- The Washington Times - Thursday, May 18, 2006

Air Force Gen. Michael V. Hayden, under scrutiny from the Senate intelligence panel, yesterday said the Bush administration’s telephone surveillance program is legal, doesn’t spy on ordinary citizens and could have detected two of the September 11 hijackers.

The four-star general, nominated by President Bush to lead the Central Intelligence Agency, must be confirmed by the panel. Senators mostly focused on the warrantless surveillance program that Gen. Hayden helped design as chief of the National Security Agency after the 2001 terrorist attacks.

“This balance between security and liberty was foremost in our minds,” Gen. Hayden said during more than six hours of testimony.

Panel Chairman Sen. Pat Roberts defended the program, which opponents say infringes on the civil liberties of ordinary Americans.

“The fact that we have not had another tragedy like 9/11 is no accident,” the Kansas Republican said.

Gen. Hayden said he consulted both his lawyers and his conscience when starting the program in October 2001. It was a “tough decision” to which he applied three standards — that it be legal, that it be effective and that it be carried out carefully and within the law, he said.

Senators asked how he could ensure that workers aren’t abusing the program by spying on neighbors, rivals or journalists.

“We have a very strict oversight regime,” he answered.

Program decisions are made by those who have the most knowledge about al Qaeda and are documented and reviewed by management and the Department of Justice, the general said.

Sen. Carl Levin of Michigan, the ranking Democrat at yesterday’s hearing, dismissed as “speculation” Gen. Hayden’s assertion that the program, had it been in place before September 11 attacks, could have identified the hijackers.

The full panel was briefed for the first time Wednesday about the secret NSA program, a fact that irked many of its members.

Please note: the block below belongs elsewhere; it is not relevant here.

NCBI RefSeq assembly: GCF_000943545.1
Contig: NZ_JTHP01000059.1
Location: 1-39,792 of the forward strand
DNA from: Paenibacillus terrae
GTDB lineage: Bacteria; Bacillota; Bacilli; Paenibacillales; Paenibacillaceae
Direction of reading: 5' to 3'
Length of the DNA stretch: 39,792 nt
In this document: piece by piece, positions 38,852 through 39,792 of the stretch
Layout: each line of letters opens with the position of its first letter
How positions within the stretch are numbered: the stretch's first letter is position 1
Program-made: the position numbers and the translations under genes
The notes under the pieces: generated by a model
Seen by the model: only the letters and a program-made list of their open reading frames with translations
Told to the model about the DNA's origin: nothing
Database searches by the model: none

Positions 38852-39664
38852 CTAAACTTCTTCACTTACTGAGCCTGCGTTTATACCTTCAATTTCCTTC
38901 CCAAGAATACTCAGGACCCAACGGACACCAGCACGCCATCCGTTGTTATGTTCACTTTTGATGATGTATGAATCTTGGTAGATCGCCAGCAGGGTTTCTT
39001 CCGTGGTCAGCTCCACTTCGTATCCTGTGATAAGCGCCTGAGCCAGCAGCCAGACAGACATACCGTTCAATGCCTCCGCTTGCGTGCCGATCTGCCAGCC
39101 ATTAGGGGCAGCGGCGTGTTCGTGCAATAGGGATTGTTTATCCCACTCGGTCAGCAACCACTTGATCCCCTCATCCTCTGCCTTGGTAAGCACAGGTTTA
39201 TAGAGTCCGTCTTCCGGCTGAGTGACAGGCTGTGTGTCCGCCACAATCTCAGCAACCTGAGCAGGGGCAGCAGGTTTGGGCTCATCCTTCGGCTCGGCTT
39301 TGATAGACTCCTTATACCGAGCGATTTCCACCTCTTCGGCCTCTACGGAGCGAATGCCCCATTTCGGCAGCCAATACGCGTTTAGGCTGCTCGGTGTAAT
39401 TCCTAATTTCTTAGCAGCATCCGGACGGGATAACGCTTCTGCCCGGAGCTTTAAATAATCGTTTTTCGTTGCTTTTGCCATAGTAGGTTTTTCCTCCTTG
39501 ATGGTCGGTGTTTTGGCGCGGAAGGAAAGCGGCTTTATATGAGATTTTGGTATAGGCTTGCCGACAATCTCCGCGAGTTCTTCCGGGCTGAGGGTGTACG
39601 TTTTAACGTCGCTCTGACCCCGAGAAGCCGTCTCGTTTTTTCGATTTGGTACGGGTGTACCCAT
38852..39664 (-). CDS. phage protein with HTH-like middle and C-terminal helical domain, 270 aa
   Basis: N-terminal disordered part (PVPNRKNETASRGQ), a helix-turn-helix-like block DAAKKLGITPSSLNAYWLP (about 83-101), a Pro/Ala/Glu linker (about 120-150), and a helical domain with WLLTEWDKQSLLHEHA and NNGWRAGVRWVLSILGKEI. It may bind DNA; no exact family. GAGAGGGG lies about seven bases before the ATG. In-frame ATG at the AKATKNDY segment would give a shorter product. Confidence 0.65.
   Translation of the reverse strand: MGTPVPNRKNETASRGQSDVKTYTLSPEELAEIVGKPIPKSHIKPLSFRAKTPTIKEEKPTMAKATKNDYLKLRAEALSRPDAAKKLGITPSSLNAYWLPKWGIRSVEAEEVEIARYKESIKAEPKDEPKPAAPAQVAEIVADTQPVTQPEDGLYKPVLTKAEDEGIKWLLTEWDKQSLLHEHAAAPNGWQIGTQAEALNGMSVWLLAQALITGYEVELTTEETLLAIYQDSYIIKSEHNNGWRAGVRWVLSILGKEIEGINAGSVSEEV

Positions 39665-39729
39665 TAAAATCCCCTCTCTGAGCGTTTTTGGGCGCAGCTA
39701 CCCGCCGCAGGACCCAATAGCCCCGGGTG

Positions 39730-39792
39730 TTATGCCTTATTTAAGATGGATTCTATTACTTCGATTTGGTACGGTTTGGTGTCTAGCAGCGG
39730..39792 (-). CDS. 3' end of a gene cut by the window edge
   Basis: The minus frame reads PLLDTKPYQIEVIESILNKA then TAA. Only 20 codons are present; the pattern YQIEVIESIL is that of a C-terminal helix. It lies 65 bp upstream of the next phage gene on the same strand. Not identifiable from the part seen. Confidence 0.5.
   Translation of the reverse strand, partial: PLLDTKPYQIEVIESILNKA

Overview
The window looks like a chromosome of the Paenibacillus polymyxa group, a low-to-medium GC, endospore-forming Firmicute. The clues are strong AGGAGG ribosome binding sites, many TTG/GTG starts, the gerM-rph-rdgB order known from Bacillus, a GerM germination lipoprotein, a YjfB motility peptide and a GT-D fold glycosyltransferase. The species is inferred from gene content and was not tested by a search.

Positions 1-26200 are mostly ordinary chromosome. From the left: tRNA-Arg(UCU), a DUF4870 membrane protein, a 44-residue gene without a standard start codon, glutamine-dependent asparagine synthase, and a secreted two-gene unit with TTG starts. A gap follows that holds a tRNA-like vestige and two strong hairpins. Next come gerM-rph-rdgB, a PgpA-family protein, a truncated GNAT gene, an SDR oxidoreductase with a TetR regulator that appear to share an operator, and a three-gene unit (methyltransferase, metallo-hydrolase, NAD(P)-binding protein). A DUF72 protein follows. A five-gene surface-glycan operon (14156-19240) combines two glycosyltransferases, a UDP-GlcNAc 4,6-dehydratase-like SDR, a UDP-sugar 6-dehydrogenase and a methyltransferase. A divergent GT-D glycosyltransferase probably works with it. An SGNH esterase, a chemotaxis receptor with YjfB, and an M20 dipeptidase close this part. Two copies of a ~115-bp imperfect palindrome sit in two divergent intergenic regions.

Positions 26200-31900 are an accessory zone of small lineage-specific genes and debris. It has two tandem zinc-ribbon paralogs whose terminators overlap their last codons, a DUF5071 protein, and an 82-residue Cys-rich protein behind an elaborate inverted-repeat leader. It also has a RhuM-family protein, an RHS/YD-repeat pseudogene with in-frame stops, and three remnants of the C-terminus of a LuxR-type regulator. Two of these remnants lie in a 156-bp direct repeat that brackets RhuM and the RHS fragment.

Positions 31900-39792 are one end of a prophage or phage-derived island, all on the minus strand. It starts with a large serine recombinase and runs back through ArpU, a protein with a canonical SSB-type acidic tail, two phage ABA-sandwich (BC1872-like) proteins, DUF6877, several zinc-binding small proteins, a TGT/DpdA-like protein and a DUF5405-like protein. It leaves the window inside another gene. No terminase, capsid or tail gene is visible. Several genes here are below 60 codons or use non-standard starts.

Previously, only a handful of lawmakers — including the top two members of the House and Senate intelligence panels and each chamber’s leaders — were privy to the details. In five years, only 31 of the 535 voting members of Congress were briefed, with most members first learning of the program when it was disclosed in newspapers last year.

Sen. Olympia J. Snowe, Maine Republican, said notifying such a limited group “is not the kind of checks and balances that I think our Founding Fathers had in mind.”

Gen. Hayden said the small briefings were not his decision. Questions were “asked and answered,” and concerns were “raised and addressed,” he said, and “I never left those sessions thinking I had to change anything.”

Senators asked about the USA Today report that phone companies gave NSA information on calls made by millions of citizens, but Gen. Hayden declined to answer such questions during the public session.

Sen. Russ Feingold, Wisconsin Democrat, pressed Gen. Hayden on the details of the phone-call database referenced in the USA Today story.

Mr. Feingold, who has authored a resolution to censure the president because he says the surveillance program is illegal, said the intelligence panel should have been briefed.

“The American people have a right to know that what they are told publicly is neither inaccurate or misleading,” he said.

Gen. Hayden, now the deputy director of national intelligence, said the CIA has been “the football in American political discourse.”

“CIA needs to get out of the news, as source or subject, and focus on protecting the American people by acquiring secrets and providing high-quality all-source analysis,” he said.

Gen. Hayden promised that if confirmed, he will study the lessons learned by the agency.

“It is time to move past what seems to be an endless picking apart of the archaeology of every past intelligence success or failure,” he said, adding that press leaks have harmed national security.

Gen. Hayden said his vision is a CIA focused on counterterrorism, prevention of weapons proliferation, Iran, East Asia and, most importantly, imminent threats.

“We can’t be surprised again,” he said.

The hearing yesterday also touched on the threat of Iran developing nuclear weapons and the treatment of military detainees, most of which Gen. Hayden said he would need to elaborate upon during the private session.

He was briefly asked whether his military service would allow him to act independently of the Pentagon, and he said it would.

Most lawmakers think Gen. Hayden will be confirmed to succeed outgoing CIA Director Porter J. Goss, who resigned this month.

“You’re going to be one of America’s best CIA directors, General,” Sen. Chuck Hagel, Nebraska Republican, said after his line of questions.

Mr. Roberts said it is possible the panel will vote early next week. If so, the nomination would likely go to the full Senate for a vote before the Memorial Day break.

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